Wednesday, December 17, 2014
On May 15, 1929, a fire at Ohio's Cleveland Clinic claimed 123 lives.
The blaze started in the basement where an exposed light bulb ignited nitrocellulose x-ray film, releasing poison gas and triggering a pair of explosions.
"Rescuers found evidences of the suddenness with which disaster came to those inside the building on every hand," the Associated Press reported.
Battalion Fire Chief James P. Flynn and his driver, Louis Hillenbrand, dropped a ladder to a fourth-floor landing from the roof and discovered 16 bodies in a stairwell.
"One woman smashed a third floor window and was preparing to leap as firemen spread a life net," AP said. "She stood poised, the amber gas swirled about her shoulders, and she collapsed, falling inside the building."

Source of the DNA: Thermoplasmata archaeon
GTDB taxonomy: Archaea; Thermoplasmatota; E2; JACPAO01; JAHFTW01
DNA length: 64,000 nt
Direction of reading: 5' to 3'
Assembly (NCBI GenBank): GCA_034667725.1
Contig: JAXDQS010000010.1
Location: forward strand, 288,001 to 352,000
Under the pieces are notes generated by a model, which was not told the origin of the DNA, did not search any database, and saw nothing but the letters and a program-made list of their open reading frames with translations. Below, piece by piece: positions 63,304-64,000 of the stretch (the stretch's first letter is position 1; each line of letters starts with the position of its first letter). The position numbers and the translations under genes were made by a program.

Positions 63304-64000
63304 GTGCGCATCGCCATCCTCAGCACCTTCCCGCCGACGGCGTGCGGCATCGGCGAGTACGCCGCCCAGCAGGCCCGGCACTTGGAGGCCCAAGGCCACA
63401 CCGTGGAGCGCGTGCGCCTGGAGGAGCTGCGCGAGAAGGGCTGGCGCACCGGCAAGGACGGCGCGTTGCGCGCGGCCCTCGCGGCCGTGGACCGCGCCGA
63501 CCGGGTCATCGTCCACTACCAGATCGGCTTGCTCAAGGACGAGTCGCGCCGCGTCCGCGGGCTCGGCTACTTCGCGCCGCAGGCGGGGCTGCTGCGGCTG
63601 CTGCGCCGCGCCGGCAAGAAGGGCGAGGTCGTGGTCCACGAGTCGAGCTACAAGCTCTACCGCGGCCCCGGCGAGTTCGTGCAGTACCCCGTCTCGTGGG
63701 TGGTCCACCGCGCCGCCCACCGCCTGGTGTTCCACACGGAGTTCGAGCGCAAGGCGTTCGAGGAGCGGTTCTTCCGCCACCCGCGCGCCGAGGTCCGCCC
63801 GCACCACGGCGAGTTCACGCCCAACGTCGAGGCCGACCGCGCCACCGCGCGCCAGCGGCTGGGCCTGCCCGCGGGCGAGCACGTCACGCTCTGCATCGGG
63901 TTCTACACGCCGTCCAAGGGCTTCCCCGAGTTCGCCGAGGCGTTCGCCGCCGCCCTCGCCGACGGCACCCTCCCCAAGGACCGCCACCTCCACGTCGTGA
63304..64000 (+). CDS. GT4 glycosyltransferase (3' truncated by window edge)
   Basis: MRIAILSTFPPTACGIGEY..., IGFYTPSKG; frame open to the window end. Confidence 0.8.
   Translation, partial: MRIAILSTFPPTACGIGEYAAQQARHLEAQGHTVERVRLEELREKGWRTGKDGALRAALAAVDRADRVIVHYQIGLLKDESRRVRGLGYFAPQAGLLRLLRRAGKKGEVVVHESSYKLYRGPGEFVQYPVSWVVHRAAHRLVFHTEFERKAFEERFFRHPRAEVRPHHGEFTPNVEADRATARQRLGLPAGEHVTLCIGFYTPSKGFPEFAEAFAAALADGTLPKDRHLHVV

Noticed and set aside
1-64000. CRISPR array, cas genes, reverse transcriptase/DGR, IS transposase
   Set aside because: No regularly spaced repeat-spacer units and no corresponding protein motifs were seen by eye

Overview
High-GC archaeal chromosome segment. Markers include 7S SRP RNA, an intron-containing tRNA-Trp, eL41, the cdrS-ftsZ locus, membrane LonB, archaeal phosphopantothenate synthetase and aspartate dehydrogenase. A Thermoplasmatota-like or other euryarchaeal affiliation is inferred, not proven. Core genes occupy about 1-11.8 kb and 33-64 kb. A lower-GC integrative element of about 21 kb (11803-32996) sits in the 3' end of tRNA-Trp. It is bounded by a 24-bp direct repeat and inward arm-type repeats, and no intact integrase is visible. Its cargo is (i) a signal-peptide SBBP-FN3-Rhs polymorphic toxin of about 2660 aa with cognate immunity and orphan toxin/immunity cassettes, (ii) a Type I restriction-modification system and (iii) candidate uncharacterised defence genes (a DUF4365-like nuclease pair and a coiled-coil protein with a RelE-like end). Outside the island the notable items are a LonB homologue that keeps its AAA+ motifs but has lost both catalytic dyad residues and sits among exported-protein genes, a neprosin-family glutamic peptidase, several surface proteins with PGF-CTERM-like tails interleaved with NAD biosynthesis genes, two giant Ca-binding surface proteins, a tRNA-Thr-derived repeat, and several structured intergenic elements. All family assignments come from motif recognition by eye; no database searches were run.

Ernest Staab, a Cleveland police officer assigned to No. 1 Emergency Wagon, sacrificed his life to make 21 rescues.
Staab "collapsed after carrying out his twenty-first burden" and "followed those he rescued to an emergency cot and died a few hours later," AP said.
Dr. John Phillips, a founder of the clinic, was another of the dead.